Companies house data is retrieved for each business that goes into administration. This includes; company appointments, mortgages, last reported turnover, last reported profit, fixed assets and region.

Insolvency practitioner's contact details

We match up the business with the insolvency practitioner's that is handling the business and provide you with full contact details including telephone numbers.

Acquisitions guides

As a subscriber you gain access to our guides on how to buy a business out of insolvency, put right a poor acquisition, and how to profit from buying distressed businesses.

Up-to-date news on businesses in difficulties

From our wide range of news sources and our own research we bring you news of troubled businesses from around the world.

Winding-up petitions

Our daily alerts of the latest winding-up petitions is the fastest way creditors or investors can be informed of businesses in difficulty. We provide the company name, company type, last reported fixed assets and the location of its registered office.

Information supplied on each business in administration or administrative receivership includes:

  • Name of company
  • Type of company
  • Date of appointment of the administrative receiver/administrator
  • Full contact details of the administrative receiver/administrator including name, address, telephone and fax numbers.
  • Nature of the business
  • Area of operation

Please note our database does not include businesses that are in the following situations:

  • Company Voluntary Arrangement (CVA)
  • Businesses that have just ceased trading and dissolved the limited company.
  • This is because, by this stage, very little of the business is salvagable with most of the assets being distributed amongst preferential creditors such as the tax authorities, banks, and employees and as such is unlikely to carry on trading.
    In our database we list all those administrative receiverships where the appointment date is after 1 Jan 1998. Administrative receiverships are not possible under any security instrument created after 15th September 2003, due to the Government's drive to encourage the use of administrations in place of administrative receiverships. Businesses are now most commonly put into administration.  For more details on the types of corporate insolvency take a look our quick guide to corporate insolvency.

    In what circumstances does a company find itself in administration?

    When a company is facing financial difficulties it can be placed into administration. This means that while the business is in administration the business, affairs and assets of the company are managed by a person ('the administrator') appointed for that purpose. The administrator must be a licensed insolvency practitioner. The Administrator's objective is to rescue the company as a going concern or achieve a better result for the creditors than would be likely if the company were wound up without first being in administration, or if this is not practical realising assets to make a distribution to secured or preferential creditors. This is often achieved by selling the company, or by selling the company's assets. In many instances the company is still trading.  The use of prepackaged administrations may occur where an agreement for the sale of the business or assets is put in place prior to administration and the sale occurs at the same time as the insolvent practitioner is appointed.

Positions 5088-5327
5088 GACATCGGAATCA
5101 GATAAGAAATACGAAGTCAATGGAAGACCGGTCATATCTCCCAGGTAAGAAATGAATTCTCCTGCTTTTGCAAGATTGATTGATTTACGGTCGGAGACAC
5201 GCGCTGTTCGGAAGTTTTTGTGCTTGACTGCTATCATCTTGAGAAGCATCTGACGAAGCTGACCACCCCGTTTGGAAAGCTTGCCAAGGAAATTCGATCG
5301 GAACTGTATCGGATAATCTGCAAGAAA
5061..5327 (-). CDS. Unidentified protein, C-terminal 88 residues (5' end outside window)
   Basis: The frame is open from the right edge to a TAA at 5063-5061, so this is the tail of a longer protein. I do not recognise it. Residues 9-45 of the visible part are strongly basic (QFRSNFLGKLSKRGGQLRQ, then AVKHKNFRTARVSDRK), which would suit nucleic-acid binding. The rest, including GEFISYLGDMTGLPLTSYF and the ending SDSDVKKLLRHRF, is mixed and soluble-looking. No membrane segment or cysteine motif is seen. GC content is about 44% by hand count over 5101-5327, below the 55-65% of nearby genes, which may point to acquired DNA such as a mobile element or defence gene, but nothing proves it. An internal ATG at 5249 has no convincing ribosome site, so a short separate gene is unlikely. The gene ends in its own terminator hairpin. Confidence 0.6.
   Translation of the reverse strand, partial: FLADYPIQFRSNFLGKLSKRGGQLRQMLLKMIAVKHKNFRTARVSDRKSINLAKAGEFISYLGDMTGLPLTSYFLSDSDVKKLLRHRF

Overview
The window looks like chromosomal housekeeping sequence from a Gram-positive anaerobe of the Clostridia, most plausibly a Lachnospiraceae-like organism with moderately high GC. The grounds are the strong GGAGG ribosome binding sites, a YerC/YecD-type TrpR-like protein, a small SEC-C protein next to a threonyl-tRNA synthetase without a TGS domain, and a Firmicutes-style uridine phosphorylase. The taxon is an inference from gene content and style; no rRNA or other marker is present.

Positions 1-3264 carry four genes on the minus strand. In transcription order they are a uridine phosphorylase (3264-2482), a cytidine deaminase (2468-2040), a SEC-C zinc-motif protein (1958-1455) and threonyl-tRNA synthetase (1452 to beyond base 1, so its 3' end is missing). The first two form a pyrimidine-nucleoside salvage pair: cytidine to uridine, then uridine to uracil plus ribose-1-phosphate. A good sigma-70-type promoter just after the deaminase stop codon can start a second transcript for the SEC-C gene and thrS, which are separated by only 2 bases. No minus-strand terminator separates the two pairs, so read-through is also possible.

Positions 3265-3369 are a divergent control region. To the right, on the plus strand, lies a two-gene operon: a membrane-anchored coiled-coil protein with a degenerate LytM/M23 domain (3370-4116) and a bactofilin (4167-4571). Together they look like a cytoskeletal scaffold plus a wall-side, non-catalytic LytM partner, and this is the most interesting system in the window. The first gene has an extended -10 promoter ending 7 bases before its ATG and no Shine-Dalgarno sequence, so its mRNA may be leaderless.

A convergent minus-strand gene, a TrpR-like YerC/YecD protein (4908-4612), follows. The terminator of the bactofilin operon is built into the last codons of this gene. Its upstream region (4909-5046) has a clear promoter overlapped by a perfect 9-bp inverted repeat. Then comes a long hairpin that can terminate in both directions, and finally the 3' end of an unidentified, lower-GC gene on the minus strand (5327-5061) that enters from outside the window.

How can a business be placed into administration?

    A company may be placed into administration: by an order of the court, on application by, the company, its directors, one or more creditors, or, if it is in liquidation, its liquidator;
    without a court order, by the direct appointment of an administrator by the company, its directors or a creditor who holds comprehensive security of a type which qualifies him to make such an appointment.
    What is administrative receivership?
    Administrative Receivers are appointed by a debenture holder usually over all the company's assets. It is likely that the creditor concerned will be a financier or an individual who has loaned the business money.  However, as mentioned earlier these cannot be appointed with regard to security instruments entered into after September 2003.  The Administrative Receiver's prime responsibility is to protect the interests of the debenture holder and is regarded as a very costly exercise for the business as a whole and the other creditors.  

    Get advance warning of businesses in distress!

    We are now listing all businesses that have had a winding-up petition lodged against. This represents a vital window of opportunity for an investor to step in prior to the businesses being put into administration or liquidation..

    Latest companies with winding-up petitions lodged against them >>

    This is the year to buy distressed and insolvent businesses.

    Anyone who has under-utilised capital is in a perfect position to either buy struggling businesses and turn them around, or increase market share by buying weaker competitors.

    Read our guide on how entrepreneurs can profit from buying businesses in trouble here.